You can thank the Army for National Donut Day
National Doughnut Day began in 1938 when the Chicago Salvation Army set out to honor a group of women known as "doughnut lassies"
Editor's note: This story originally appeared in June 2017.
National Doughnut Day began in 1938 when the Chicago Salvation Army set out to honor a group of women known as “doughnut lassies.”
The lassies got their start in 1917 when Helen Purviance, an ensign in the Salvation Army, traveled to France to work with the 1st Army Division during World War I. She partnered up with another officer, Ensign Margaret Sheldon, and together they rolled crullers by hand to give to homesick soldiers.
According to book called “American Women in World War I,” Sheldon said she made at least 300 doughnuts in the course of one day. According to the Salvation Army, the sweet, doughy treat became so popular that eventually the lassies made anywhere from 2,500 to 9,000 doughnuts a day.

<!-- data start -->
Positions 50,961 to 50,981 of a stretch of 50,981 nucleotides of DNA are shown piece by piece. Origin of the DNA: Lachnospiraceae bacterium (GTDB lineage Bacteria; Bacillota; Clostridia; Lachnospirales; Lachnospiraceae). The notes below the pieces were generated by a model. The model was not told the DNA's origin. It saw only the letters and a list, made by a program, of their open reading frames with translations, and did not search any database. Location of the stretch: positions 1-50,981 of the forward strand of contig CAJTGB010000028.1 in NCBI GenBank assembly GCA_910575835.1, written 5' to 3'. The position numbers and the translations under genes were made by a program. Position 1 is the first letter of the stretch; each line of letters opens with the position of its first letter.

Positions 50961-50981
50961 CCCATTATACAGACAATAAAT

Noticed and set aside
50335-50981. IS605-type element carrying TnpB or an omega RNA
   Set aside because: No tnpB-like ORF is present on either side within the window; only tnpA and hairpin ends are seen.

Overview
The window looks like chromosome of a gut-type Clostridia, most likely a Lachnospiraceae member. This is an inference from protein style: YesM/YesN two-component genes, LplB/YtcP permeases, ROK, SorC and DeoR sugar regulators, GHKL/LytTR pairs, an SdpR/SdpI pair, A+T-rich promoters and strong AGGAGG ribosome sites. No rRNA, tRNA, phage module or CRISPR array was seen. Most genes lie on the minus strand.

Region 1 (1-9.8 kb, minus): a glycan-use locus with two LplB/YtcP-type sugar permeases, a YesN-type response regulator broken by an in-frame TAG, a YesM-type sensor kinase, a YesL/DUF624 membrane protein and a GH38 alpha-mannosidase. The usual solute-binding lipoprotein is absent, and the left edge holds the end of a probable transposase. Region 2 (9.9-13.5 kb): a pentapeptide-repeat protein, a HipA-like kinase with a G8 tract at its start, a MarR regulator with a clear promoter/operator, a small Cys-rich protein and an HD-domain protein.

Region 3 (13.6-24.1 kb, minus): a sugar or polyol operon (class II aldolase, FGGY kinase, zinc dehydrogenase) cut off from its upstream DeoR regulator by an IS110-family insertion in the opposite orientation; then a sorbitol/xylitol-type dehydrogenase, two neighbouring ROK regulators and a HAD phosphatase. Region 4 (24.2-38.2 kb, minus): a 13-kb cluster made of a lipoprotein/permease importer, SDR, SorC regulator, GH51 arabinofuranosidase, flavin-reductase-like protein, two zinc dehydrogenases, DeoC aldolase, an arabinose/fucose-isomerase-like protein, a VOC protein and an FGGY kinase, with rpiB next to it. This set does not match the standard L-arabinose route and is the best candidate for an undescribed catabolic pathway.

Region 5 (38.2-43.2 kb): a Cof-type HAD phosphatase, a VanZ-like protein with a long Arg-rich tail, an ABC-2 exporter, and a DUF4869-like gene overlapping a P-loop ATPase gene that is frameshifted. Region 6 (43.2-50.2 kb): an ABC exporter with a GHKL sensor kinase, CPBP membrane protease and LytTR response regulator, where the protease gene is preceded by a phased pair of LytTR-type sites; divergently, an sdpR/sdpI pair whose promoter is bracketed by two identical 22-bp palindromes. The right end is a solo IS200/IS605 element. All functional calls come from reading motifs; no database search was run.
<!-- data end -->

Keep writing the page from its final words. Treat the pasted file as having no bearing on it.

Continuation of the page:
The yearning for doughnuts among soldiers persisted long after the war ended. Tales of treat made their way back to America, and in 1920, the first doughnut machine was invented in New York City by a man named Adolph Levitt.
The Salvation Army's impact was so great that the lassies reprised their role in serving donuts during World War II as well.
And doughnut fervor has yet to subside, as national chains like Honeydew, Dunkin' Donuts, and Krispy Kreme continue pushing out millions of delicious pastries in countless varieties year after year.
These chains even honor the lassies by offering free doughnuts nationwide on the first Friday every June.
See the history of the Salvation Army donut girls here:
See the history of the Salvation Army donut girls here.